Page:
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Here’re more tips on setting deadlines: 22 Tips for Effective Deadlines

4. Eliminate Your Procrastination Pit-Stops

If you are procrastinating a little too much, maybe that’s because you make it easy to procrastinate.

Identify your browser bookmarks that take up a lot of your time and shift them into a separate folder that is less accessible. Disable the automatic notification option in your email client. Get rid of the distractions around you.

I know some people will out of the way and delete or deactivate their facebook accounts. I think it’s a little drastic and extreme as addressing procrastination is more about being conscious of our actions than counteracting via self-binding methods, but if you feel that’s what’s needed, go for it.

5. Hang out with People Who Inspire You to Take Action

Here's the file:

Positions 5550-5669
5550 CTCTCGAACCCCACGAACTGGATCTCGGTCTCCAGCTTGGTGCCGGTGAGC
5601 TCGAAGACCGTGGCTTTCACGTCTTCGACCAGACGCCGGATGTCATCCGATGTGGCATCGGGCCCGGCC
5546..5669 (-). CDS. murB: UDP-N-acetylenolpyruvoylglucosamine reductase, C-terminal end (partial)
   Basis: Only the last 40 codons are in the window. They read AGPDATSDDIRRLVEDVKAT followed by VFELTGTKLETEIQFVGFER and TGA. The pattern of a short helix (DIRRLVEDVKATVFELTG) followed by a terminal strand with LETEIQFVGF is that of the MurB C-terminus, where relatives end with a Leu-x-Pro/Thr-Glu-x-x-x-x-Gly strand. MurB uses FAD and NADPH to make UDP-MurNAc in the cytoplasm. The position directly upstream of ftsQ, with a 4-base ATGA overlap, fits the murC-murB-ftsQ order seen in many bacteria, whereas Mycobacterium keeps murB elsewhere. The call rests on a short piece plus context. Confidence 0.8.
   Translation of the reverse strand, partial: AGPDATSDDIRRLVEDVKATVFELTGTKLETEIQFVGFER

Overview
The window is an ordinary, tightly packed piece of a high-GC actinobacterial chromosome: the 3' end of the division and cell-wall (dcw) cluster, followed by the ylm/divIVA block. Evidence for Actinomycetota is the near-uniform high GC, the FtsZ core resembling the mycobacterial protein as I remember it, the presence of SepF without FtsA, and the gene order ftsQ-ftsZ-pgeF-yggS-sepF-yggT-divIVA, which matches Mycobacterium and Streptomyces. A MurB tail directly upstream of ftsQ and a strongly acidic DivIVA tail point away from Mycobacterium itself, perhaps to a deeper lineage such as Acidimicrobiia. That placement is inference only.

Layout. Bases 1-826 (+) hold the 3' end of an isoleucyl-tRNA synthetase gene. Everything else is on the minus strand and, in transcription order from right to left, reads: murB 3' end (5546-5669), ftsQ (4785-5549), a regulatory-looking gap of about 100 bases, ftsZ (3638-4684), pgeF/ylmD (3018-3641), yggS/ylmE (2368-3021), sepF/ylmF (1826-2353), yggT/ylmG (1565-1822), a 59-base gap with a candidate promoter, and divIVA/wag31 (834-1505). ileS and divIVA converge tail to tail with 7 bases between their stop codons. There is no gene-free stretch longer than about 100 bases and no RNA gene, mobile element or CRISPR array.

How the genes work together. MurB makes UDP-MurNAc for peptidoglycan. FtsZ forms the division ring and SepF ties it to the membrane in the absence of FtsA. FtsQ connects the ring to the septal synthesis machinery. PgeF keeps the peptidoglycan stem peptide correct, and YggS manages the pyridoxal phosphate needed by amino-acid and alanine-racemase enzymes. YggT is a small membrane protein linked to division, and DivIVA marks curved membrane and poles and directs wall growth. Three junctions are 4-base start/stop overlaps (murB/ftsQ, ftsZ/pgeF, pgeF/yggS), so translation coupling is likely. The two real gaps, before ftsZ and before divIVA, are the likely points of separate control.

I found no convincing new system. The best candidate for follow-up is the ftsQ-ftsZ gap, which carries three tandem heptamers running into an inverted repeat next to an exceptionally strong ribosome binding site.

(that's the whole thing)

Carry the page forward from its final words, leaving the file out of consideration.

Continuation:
I’m pretty sure if you spend just 10 minutes talking to Steve Jobs or Bill Gates, you’ll be more inspired to act than if you spent the 10 minutes doing nothing. The people we are with influence our behaviors. Of course spending time with Steve Jobs or Bill Gates every day is probably not a feasible method, but the principle applies — The Hidden Power of Every Single Person Around You

Identify the people, friends or colleagues who trigger you – most likely the go-getters and hard workers – and hang out with them more often. Soon you will inculcate their drive and spirit too.

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As a personal development blogger, I “hang out” with inspiring personal development experts by reading their blogs and corresponding with them regularly via email and social media. It’s communication via new media and it works all the same.